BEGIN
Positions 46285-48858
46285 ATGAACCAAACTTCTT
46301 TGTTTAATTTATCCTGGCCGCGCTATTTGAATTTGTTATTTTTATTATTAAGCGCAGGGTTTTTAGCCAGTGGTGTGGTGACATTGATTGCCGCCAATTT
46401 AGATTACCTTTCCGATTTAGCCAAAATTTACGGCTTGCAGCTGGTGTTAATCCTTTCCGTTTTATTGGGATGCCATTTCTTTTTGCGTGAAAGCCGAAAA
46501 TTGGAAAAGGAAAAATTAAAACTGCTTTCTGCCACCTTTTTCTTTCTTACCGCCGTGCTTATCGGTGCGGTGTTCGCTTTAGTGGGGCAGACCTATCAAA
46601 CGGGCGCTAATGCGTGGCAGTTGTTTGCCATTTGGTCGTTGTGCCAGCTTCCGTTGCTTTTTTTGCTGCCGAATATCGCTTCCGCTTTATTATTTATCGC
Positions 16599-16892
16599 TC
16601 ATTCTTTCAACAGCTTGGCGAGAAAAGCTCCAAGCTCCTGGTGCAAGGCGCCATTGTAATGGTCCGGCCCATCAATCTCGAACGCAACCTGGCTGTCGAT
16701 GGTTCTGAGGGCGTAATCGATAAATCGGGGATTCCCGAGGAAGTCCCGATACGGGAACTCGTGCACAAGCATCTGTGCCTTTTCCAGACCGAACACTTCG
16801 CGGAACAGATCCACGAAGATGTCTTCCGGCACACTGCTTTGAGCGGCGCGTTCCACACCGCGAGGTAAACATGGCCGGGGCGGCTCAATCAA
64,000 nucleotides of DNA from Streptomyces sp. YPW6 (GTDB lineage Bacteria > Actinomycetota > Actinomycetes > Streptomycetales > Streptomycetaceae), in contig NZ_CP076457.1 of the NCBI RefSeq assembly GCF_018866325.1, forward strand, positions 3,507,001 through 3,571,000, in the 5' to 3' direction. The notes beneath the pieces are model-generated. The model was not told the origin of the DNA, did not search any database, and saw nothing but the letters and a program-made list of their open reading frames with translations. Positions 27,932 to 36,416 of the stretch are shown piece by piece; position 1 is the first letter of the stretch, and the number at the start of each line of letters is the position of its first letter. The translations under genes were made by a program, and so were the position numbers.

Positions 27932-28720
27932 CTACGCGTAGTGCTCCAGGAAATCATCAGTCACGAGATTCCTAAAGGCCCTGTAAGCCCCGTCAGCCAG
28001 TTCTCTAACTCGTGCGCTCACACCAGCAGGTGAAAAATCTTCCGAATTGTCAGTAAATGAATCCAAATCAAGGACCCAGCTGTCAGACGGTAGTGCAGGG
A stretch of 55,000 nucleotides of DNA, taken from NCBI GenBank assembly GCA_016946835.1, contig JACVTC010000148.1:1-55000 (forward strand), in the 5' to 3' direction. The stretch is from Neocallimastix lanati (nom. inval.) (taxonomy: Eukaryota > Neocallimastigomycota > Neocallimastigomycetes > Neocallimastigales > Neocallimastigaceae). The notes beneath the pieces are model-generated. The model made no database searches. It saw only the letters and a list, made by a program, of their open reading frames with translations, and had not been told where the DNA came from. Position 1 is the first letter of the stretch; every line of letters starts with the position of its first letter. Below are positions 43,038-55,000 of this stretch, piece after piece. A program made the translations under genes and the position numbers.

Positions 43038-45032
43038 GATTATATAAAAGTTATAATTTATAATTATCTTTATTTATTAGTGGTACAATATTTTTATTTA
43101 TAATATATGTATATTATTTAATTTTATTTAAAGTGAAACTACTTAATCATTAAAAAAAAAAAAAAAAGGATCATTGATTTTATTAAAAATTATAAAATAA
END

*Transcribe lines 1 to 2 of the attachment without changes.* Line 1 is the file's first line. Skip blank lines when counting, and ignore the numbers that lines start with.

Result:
Positions 46285-48858
46285 ATGAACCAAACTTCTT